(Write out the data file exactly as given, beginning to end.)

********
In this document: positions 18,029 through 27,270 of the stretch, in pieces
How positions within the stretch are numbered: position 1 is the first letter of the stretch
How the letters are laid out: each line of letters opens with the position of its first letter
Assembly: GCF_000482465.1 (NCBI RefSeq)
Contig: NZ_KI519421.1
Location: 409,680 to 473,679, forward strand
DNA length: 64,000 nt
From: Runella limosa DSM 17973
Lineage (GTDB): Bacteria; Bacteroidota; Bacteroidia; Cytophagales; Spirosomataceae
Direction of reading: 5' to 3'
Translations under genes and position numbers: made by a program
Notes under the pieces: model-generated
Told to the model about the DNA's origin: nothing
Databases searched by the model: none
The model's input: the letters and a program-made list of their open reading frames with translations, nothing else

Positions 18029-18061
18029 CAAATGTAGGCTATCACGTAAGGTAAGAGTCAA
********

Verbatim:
In this document: positions 18,029 through 27,270 of the stretch, in pieces
How positions within the stretch are numbered: position 1 is the first letter of the stretch
How the letters are laid out: each line of letters opens with the position of its first letter
Assembly: GCF_000482465.1 (NCBI RefSeq)
Contig: NZ_KI519421.1
Location: 409,680 to 473,679, forward strand
DNA length: 64,000 nt
From: Runella limosa DSM 17973
Lineage (GTDB): Bacteria; Bacteroidota; Bacteroidia; Cytophagales; Spirosomataceae
Direction of reading: 5' to 3'
Translations under genes and position numbers: made by a program
Notes under the pieces: model-generated
Told to the model about the DNA's origin: nothing
Databases searched by the model: none
The model's input: the letters and a program-made list of their open reading frames with translations, nothing else

Positions 18029-18061
18029 CAAATGTAGGCTATCACGTAAGGTAAGAGTCAA